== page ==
Glenn and Mary Jane Creamer Associate Professor of Business Administration, Harvard Business School
We study how a stock index can affect corporate behavior by functioning as a source of prestige. After decades of low corporate profitability, the JPX-Nikkei400 index was introduced in Japan in 2014. Each year the index selected 400 large and liquid firms deemed to be best-performing in terms of profitability; membership is considered highly prestigious. We document that index-inclusion incentives have led firms to increase return on equity proportionally by 41% on average, via higher margins, efficiency, or shareholder payouts, depending on where they had slack, but not by changing investments or accruals. These incentives are driven by the prestige associated with the index, rather than capital-market benefits. Back-of-the-envelope estimates suggest that the index-inclusion incentives accounted for 16% of the average increase in aggregate annual earnings over our sample period and 20% of the growth in aggregate market capitalization. These findings shed light on a novel mechanism by which longstanding corporate behaviors can be transformed.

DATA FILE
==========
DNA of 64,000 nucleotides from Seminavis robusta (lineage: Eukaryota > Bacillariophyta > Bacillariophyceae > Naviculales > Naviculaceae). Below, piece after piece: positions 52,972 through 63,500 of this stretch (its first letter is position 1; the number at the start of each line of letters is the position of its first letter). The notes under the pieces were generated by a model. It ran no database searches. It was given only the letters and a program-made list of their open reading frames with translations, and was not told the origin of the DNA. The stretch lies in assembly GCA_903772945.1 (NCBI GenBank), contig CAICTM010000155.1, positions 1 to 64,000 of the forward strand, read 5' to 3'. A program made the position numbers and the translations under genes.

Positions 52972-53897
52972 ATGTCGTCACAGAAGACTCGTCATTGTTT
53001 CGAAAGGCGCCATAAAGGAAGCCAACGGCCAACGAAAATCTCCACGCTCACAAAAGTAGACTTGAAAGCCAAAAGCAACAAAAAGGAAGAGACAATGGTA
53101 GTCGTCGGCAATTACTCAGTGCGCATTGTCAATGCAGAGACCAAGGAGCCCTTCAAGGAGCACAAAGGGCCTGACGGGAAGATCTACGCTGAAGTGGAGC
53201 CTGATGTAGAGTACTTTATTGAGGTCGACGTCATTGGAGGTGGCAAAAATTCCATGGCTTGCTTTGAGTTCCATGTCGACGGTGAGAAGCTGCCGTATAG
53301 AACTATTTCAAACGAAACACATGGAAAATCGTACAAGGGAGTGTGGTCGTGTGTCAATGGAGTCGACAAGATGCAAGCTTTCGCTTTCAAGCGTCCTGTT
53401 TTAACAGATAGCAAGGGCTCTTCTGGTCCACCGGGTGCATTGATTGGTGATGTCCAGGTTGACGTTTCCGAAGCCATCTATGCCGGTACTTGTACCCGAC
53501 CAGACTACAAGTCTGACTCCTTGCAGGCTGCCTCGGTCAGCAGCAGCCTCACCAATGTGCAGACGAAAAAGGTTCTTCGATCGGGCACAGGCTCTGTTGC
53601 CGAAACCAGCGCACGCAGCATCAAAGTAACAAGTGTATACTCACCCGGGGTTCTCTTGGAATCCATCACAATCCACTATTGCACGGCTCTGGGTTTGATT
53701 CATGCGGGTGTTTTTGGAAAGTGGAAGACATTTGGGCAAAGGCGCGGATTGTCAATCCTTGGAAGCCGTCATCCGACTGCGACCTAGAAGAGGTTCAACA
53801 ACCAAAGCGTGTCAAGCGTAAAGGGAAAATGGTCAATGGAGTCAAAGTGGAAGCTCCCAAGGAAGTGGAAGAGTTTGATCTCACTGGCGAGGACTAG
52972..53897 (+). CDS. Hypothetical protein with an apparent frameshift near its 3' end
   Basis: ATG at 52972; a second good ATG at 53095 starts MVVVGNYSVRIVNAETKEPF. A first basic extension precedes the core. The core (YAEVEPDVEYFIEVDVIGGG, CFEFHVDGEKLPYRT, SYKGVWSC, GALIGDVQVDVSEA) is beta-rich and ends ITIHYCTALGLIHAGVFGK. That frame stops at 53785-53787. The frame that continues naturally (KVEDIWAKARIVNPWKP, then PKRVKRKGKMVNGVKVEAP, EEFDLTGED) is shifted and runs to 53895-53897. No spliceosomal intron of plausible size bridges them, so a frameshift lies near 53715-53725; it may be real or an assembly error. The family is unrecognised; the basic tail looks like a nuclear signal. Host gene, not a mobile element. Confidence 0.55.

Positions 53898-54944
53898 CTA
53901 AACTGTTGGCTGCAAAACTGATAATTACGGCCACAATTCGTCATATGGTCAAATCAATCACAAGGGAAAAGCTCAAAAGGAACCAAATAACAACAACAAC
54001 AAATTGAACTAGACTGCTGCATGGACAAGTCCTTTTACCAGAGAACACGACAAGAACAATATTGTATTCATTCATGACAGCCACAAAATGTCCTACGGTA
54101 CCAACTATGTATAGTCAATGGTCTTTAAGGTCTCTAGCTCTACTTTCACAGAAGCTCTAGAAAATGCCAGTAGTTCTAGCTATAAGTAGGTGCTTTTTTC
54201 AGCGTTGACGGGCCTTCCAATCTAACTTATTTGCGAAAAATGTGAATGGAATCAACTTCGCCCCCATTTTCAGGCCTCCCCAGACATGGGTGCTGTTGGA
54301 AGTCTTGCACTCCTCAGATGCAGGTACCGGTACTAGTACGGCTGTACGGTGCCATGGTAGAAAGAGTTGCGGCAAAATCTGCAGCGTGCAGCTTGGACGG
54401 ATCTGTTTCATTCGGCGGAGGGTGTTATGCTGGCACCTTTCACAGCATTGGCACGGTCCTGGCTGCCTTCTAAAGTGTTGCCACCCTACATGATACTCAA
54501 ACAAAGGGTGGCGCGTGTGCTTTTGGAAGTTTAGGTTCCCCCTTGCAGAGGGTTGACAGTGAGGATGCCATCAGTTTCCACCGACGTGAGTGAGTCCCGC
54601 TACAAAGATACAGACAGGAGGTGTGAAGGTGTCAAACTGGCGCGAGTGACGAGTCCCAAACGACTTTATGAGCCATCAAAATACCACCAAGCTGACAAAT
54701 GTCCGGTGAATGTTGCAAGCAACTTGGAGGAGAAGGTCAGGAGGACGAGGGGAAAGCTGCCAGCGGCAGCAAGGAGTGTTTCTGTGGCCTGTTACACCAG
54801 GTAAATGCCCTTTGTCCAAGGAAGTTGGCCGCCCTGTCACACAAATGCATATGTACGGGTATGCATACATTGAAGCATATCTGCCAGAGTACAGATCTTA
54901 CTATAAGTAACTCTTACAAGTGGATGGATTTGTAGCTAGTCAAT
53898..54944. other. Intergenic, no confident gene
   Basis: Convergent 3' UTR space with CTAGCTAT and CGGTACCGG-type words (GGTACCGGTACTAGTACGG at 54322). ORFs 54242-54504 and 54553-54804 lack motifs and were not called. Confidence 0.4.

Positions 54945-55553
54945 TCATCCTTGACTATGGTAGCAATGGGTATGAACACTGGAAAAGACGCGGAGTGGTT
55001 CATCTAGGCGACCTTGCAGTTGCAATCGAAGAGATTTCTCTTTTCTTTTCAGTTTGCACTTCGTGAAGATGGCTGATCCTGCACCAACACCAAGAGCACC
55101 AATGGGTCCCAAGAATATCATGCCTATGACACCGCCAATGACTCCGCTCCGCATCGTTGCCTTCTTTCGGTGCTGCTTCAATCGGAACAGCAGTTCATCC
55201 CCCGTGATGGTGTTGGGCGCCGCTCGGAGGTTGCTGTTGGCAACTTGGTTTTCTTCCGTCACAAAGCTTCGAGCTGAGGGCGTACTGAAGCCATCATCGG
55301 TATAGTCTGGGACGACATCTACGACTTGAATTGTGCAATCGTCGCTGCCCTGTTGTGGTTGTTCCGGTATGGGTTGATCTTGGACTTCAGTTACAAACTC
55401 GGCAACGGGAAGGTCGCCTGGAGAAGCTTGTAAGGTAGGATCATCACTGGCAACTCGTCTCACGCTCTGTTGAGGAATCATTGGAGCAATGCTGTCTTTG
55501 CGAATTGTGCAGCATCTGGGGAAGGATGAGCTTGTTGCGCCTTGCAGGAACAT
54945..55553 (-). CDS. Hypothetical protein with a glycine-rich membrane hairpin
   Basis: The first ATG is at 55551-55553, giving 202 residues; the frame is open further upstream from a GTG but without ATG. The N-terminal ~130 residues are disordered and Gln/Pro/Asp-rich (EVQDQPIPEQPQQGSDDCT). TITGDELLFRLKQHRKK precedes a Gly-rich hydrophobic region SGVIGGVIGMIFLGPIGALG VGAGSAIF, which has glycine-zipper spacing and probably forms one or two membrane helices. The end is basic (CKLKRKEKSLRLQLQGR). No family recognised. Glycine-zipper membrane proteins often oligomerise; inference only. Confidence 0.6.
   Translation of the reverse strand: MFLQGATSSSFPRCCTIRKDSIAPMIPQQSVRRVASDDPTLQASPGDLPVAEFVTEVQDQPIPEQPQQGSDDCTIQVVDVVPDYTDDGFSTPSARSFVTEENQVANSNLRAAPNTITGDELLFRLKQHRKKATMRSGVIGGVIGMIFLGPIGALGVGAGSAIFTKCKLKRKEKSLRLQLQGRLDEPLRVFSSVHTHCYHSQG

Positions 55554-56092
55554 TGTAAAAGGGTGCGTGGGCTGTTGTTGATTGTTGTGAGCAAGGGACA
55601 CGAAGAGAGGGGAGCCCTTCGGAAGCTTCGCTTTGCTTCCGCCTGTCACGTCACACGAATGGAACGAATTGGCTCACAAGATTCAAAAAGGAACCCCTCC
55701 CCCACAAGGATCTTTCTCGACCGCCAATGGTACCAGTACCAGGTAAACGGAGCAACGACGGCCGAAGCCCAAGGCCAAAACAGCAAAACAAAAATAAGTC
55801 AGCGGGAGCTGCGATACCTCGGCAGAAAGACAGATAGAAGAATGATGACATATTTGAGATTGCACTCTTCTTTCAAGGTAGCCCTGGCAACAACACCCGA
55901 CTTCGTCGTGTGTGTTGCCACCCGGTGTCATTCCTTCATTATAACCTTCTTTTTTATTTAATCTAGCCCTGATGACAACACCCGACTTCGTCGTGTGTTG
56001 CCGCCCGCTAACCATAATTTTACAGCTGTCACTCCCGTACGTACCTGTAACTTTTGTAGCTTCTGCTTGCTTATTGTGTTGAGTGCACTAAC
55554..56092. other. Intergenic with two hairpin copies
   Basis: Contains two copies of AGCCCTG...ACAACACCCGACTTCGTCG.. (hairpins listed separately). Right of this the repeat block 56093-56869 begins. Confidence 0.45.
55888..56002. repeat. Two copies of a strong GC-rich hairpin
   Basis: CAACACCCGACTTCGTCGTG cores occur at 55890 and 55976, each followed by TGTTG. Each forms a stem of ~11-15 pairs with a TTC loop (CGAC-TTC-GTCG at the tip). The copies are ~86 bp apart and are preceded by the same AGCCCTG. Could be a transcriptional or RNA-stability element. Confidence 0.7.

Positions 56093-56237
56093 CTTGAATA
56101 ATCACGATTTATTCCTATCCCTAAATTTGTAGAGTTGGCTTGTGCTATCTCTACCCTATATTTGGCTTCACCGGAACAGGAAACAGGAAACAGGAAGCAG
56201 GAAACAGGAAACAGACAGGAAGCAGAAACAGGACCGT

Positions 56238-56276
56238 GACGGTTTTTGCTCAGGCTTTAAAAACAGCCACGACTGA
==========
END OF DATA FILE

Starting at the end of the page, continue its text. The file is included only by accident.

Assistant Professor of Finance,University of Chicago Booth School of Business
Assistant Professor of Finance, Robert H. Smith School of Business, University of Maryland
Assistant Professor of Law
NYU Law School